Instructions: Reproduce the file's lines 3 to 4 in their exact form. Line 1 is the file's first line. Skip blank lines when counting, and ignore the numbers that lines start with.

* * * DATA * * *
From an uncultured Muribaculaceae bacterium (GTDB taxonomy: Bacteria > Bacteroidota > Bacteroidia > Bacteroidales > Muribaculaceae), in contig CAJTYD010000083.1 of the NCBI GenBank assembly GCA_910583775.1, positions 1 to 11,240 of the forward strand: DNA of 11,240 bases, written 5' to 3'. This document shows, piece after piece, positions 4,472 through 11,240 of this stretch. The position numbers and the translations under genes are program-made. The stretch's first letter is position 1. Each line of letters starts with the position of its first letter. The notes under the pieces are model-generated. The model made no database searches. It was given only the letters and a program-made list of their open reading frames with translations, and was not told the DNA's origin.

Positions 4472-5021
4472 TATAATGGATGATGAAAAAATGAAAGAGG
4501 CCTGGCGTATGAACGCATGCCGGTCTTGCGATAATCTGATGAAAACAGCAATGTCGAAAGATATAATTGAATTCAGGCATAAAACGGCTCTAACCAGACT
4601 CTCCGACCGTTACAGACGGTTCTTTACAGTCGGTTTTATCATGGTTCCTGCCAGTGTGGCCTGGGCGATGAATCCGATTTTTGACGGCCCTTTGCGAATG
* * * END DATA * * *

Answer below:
4472 TATAATGGATGATGAAAAAATGAAAGAGG
4501 CCTGGCGTATGAACGCATGCCGGTCTTGCGATAATCTGATGAAAACAGCAATGTCGAAAGATATAATTGAATTCAGGCATAAAACGGCTCTAACCAGACT